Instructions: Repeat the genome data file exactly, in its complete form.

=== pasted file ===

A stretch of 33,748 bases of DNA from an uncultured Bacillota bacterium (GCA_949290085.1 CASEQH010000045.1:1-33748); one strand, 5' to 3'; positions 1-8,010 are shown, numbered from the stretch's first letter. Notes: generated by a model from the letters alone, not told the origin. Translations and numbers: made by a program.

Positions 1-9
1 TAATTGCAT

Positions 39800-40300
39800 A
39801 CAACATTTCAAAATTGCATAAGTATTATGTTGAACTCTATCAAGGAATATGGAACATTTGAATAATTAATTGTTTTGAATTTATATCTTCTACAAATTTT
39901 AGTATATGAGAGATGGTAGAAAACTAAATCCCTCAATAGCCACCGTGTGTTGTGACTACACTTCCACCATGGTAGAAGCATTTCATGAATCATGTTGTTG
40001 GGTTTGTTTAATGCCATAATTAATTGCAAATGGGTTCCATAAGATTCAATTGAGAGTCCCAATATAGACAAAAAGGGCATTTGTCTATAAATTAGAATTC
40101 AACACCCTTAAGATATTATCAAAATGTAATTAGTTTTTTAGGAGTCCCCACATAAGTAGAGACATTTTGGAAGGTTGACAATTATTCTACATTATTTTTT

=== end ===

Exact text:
A stretch of 33,748 bases of DNA from an uncultured Bacillota bacterium (GCA_949290085.1 CASEQH010000045.1:1-33748); one strand, 5' to 3'; positions 1-8,010 are shown, numbered from the stretch's first letter. Notes: generated by a model from the letters alone, not told the origin. Translations and numbers: made by a program.

Positions 1-9
1 TAATTGCAT

Positions 39800-40300
39800 A
39801 CAACATTTCAAAATTGCATAAGTATTATGTTGAACTCTATCAAGGAATATGGAACATTTGAATAATTAATTGTTTTGAATTTATATCTTCTACAAATTTT
39901 AGTATATGAGAGATGGTAGAAAACTAAATCCCTCAATAGCCACCGTGTGTTGTGACTACACTTCCACCATGGTAGAAGCATTTCATGAATCATGTTGTTG
40001 GGTTTGTTTAATGCCATAATTAATTGCAAATGGGTTCCATAAGATTCAATTGAGAGTCCCAATATAGACAAAAAGGGCATTTGTCTATAAATTAGAATTC
40101 AACACCCTTAAGATATTATCAAAATGTAATTAGTTTTTTAGGAGTCCCCACATAAGTAGAGACATTTTGGAAGGTTGACAATTATTCTACATTATTTTTT